Theodore Roosevelt, black Civil War hero awarded Medal of Honor
WASHINGTON (CNN) -- President Clinton posthumously awarded the Medal of Honor to a pair of distinguished veterans of 19th Century wars Tuesday, as he recalled the battlefield exploits of famed "Rough Rider" Teddy Roosevelt and Andrew Jackson Smith, a black Union soldier previously unrecognized for his service.
"In the case of a black soldier in the long-ago Civil War, it sometimes takes a long time to get things right. But Theodore Roosevelt reminded us that the only way that we do that is constantly focusing on the future," Clinton said as he presented the nation's highest military honor to the families of the two soldiers.
Smith, a former slave, served as part of the 55th Massachusetts Voluntary Infantry, a black regiment that fought in the Civil War. Taking part in Gen. William Sherman's famed "March to Sea" through South Carolina in 1864, Smith played a leading role in the Battle of Honey Hill by saving the regimental flags after the color-bearer was killed in action.
"To understand what Corporal Smith did that day, you have to know that in the Civil War the color-bearer was kept in front of advancing troops and was a known, conspicuous target for the other side," said Clinton. "The enemy fought hard for your colors, and units that lost them suffered serious loss of morale."
Honey Hill was regarded as one the most hard-fought battles of the South Carolina campaign. One eyewitness wrote that "One could walk on the dead for over a mile without touching the road."
Historical records indicated Smith's commander was wounded during the battle and never included his heroism in his official account of the day's events. However, Smith was promoted to Color Sergeant soon after the battle.
Smith returned to Kentucky after the Civil War, where he died at about the age of 90 in 1932. He was nominated for the Medal of Honor in 1916, but the Army claimed there were no official records to prove his story.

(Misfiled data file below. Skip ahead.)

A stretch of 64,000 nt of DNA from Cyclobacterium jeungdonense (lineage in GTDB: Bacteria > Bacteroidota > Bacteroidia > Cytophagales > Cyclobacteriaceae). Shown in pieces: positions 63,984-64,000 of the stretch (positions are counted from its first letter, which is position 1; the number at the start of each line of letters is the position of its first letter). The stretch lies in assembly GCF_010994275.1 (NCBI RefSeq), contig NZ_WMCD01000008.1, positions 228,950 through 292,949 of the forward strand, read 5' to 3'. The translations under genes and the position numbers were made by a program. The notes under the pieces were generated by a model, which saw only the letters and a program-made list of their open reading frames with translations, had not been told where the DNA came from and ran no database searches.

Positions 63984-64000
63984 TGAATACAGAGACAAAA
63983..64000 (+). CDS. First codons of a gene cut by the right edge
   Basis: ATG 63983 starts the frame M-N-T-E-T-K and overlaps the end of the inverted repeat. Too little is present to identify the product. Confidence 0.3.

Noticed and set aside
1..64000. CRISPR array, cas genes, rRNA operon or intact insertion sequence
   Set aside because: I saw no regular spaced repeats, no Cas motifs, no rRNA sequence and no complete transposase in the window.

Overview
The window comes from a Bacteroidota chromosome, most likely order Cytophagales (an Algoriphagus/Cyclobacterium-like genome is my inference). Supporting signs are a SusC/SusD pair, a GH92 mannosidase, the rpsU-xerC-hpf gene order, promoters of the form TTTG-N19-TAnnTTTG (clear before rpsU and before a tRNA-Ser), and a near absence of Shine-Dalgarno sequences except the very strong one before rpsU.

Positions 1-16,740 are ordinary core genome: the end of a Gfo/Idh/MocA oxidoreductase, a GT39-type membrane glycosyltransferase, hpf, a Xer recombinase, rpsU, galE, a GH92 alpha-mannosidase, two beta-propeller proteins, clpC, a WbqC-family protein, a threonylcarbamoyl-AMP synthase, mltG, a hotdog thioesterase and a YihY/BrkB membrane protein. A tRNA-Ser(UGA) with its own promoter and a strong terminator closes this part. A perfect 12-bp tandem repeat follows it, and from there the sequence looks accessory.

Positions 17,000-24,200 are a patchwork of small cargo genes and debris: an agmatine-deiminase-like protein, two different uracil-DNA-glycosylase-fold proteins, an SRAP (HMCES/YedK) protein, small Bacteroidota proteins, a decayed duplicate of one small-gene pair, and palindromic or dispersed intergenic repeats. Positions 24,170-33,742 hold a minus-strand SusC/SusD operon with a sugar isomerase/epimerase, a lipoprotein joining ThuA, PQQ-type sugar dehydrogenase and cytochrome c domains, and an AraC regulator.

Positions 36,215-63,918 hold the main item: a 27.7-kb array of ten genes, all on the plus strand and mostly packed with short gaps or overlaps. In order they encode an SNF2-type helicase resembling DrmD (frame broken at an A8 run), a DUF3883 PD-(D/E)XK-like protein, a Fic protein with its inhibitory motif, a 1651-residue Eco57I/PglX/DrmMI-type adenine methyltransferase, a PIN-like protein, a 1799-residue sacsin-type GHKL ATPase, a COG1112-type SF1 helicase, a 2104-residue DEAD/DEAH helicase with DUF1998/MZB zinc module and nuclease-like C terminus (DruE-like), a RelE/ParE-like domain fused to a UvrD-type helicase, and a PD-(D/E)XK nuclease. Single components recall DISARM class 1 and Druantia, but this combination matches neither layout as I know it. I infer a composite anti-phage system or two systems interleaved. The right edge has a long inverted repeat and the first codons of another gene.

"Sometimes it takes this country a while, but we nearly always get it right in the end. I am proud that we finally got the facts," said Clinton.
In contrast to Smith's experience, Roosevelt's experience as leader of the volunteer cavalry brigade "The Rough Riders" was well documented during and after the Spanish-American War, and helped launch a political career that landed him in the White House in 1901.
Roosevelt played a pivotal role in the Battle of San Juan Hill, in which U.S. forces ousted their Spanish adversaries from Cuba in 1898. Leading the charge up the hill, he was the first to reach the enemy trenches and killed a Spanish solider with his pistol.
Although Roosevelt was recommended for the award soon after the battle, he too was passed over for the highest military honor.
"For some reason, the War Department never acted on the recommendation," Clinton said. "Some say he didn't get it because of the bias the War Department had against volunteers."
Clinton awarded the framed Medals of Honor during a ceremony in the Roosevelt Room, which features an oil painting of Roosevelt leading the assault upon San Juan Hill. As president, Roosevelt himself first used the room as an office in 1902, after construction of the West Wing was completed to alleviate crowding in the White House.
"This is the 37th Medal of Honor I have presented, but the first I presented in the recipient's old office," Clinton joked. "In front of a portrait of him in full battle gear."